The event will take place at 12:30 PM and is free and open to the public.
Steppenwolf Theatre Company ensemble members Amy Morton and Tracy Letts are now starring in the Chicago premiere of Homebody/Kabul, which has been significantly reworked by author Tony Kushner since the play's New York premiere. Performances began July 10. Also in the cast are Firdous Bamji, Jeremy Beiler, Reed Birney, Ali Farahnakian, Diana M. Konopka, Raymond Kurut, Elizabeth Ledo, Aasif Mandvi, Omar Metwally, Arian Moayed, Amy Morton, Diana Simonzadeh and Christopher Yonan. Tony-winner Frank Galati (The Grapes of Wrath, Ragtime) directs.
Homebody/Kabul premiered Off-Broadway at New York Theatre Workshop in fall 2001, just weeks after the Sept. 11 terrorist attacks. Though Kushner wrote the work before the tragedy, the plot, half set in Kabul, the capital of Afghanistan, proved prescient.
Homebody/Kabul, as the title might indicate, is divided into two fairly distinct parts. The first, Homebody, is a one-hour monologue delivered by an eccentric English woman who has retreated from her family and contemporary life in a fecund fantasy world of books, history and verbiage. Kabul, meanwhile, introduces the Homebody's husband and daughter as they journey to the title city in search of the suddenly vanished, and perhaps dead, woman. There, they encounter a culture and world that upends all their previously held ideas about their lives and themselves.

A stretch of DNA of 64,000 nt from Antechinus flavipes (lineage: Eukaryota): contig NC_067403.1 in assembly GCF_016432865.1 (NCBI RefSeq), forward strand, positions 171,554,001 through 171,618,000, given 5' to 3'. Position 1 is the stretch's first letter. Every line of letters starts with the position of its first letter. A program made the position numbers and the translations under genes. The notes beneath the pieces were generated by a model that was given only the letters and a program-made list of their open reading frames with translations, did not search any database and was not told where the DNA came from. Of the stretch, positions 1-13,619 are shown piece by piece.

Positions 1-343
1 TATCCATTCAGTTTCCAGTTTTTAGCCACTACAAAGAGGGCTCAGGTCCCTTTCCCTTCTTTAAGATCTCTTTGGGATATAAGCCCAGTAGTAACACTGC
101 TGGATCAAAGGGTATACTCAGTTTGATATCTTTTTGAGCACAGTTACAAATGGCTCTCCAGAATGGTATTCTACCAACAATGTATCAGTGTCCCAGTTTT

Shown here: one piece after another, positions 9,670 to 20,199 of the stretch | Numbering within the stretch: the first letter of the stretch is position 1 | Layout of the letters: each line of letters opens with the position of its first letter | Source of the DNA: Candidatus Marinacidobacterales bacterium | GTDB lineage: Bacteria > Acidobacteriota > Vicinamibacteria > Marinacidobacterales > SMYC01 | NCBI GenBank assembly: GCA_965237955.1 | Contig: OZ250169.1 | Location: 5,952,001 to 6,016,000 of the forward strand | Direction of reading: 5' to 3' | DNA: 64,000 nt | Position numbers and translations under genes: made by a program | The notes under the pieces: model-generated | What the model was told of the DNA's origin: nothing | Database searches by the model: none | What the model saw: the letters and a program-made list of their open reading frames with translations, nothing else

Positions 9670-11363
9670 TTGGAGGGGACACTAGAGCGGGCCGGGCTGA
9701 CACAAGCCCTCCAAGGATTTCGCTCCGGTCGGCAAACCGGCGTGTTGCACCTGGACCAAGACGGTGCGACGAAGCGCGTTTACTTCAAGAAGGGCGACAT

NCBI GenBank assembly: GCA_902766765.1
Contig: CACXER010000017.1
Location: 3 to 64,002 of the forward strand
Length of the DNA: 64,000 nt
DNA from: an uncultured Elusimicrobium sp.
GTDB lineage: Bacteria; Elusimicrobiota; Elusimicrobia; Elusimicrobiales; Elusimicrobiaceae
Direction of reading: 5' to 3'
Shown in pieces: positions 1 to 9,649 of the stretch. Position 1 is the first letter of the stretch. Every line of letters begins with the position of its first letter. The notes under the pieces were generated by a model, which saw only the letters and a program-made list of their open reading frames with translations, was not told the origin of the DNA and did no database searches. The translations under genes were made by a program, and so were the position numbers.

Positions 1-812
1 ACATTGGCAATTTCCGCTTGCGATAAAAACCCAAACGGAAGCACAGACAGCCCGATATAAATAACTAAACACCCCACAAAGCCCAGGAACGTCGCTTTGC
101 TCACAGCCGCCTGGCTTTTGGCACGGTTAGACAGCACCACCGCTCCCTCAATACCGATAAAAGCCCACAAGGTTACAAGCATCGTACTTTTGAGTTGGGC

Morton will play the Homebody, a part made famous by Linda Emond (a former Chicago actor) in New York. Letts plays drug-addict diplomat Quango Twistleton. Birney, a New York theatre regular, plays the Homebody's befuddled husband, Milton Ceiling. Galati told Playbill On-Line that the play is now somewhat shorter and has been adjusted structurally. Instead of the long Homebody monologue comprising the entire first act, intermission is now preceded by that speech and four scenes from the Kabul section, which introduces the Homebody's family. The first act now concludes with a new scene between Priscilla, the Homebody's daughter, and the Afghan guide she befriends.
In New York, the guide was played by an old man. The character is now considerably younger. "It was interesting to make this relationship more complicated that just this old geezer taking this young girl around for the purpose of smuggling information through her to supporters of the Northern Alliance," said Galati.
Official opening is July 20. The run ends Aug. 31. Tickets are $35-$50. Call (312) 335-1650.